The elegant former Pimlico premises of L’Incontro, smartened up and relaunched as an Italian restaurant rather like the one which went before – not bad, but expensive for what it is.
he premises of L’Incontro – the former Italian restaurant on this Pimlico site – are something of an ’80s period piece. And in a good way too. Spruced up by the new regime, this is undoubtedly one of the most impressive small restaurant interiors in London. (We’d like to show you a photo of it, but numerous requests to the management have met with no response.) Table appointments, with some fine Italian linen, are also very elegant.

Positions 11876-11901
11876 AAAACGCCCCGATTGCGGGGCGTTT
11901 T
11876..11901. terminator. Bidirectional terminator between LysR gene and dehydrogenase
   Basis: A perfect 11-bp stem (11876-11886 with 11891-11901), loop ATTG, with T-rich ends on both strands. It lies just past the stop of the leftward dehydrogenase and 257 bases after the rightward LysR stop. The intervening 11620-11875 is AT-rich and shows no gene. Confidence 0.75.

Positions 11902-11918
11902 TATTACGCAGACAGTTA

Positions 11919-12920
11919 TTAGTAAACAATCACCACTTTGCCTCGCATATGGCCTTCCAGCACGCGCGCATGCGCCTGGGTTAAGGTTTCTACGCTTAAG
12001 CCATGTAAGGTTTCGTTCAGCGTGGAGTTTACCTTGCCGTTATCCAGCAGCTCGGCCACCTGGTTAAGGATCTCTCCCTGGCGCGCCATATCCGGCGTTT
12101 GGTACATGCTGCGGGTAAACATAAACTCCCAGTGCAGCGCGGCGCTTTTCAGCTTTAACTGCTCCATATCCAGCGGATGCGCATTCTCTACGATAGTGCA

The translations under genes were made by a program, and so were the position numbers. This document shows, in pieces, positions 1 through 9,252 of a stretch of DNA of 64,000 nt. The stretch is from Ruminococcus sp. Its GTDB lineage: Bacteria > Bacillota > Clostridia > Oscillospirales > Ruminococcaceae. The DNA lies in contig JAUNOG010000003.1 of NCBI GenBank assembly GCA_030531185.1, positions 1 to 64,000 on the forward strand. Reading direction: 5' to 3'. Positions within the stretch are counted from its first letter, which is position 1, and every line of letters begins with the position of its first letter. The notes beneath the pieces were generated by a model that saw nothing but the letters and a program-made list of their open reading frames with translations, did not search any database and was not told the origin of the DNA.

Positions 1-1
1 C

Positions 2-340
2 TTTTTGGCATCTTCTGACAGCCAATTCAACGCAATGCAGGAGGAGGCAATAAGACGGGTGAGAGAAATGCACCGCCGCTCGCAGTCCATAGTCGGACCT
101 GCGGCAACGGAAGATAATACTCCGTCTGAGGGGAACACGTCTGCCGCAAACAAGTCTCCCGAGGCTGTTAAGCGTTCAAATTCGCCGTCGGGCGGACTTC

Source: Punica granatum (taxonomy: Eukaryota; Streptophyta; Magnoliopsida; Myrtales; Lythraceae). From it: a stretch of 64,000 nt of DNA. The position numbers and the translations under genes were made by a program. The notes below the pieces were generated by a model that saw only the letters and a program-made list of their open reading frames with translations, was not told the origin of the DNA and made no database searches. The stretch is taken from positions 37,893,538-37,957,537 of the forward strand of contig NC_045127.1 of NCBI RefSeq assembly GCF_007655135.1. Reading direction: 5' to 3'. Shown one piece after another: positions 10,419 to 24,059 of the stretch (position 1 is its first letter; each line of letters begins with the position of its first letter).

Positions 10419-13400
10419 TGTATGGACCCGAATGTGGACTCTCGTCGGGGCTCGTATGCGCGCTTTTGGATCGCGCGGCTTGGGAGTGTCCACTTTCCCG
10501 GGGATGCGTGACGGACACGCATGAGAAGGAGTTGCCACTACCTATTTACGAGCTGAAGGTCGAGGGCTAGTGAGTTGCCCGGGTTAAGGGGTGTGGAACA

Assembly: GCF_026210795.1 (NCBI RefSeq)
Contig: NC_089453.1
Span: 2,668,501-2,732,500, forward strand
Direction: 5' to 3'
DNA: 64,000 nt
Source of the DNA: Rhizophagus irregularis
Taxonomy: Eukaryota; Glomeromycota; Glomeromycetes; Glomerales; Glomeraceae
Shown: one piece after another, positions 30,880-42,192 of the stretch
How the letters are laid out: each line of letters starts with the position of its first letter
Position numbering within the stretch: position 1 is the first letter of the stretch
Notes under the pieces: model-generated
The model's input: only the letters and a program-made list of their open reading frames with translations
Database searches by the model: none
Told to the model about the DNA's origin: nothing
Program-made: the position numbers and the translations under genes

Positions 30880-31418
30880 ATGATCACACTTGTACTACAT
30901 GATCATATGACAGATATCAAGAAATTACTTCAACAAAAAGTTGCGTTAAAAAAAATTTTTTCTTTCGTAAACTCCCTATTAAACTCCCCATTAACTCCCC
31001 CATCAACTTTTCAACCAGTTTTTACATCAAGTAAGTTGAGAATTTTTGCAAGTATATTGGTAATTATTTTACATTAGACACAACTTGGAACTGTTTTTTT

Expectations thus raised, it’s odd to find a lunch menu du jour which reads as if it was written by Manuel on Basil’s day off. “Beff”? “Mush” potatoes? If you’re the sort of place charging £60 a head (at à la carte prices) these sort of signals matter. (Not a native English speaker? Get someone who is to check the menus. Or use a dictionary. Or Google.)
Once we had deciphered the spelling, the content of the set menu hardly set the pulse racing. Not that it was bad, just that it was entirely generic. You don’t expect to see the most exciting and exotic dishes on a set menu, but surely their point is to give some hint of what, on a good day, the kitchen can do?
As it happens, we were two, and so in a position to sample from both sides of the menu-class divide. It didn’t make much difference: the food was competent throughout but, except arguably at pudding, never did anything – by way of taste or intrinsic interest – to justify the establishment’s premium pricing.
Service was rather likewise: while in no sense bad, it didn’t really engage. Give us Central Castings Italian jollity, any day.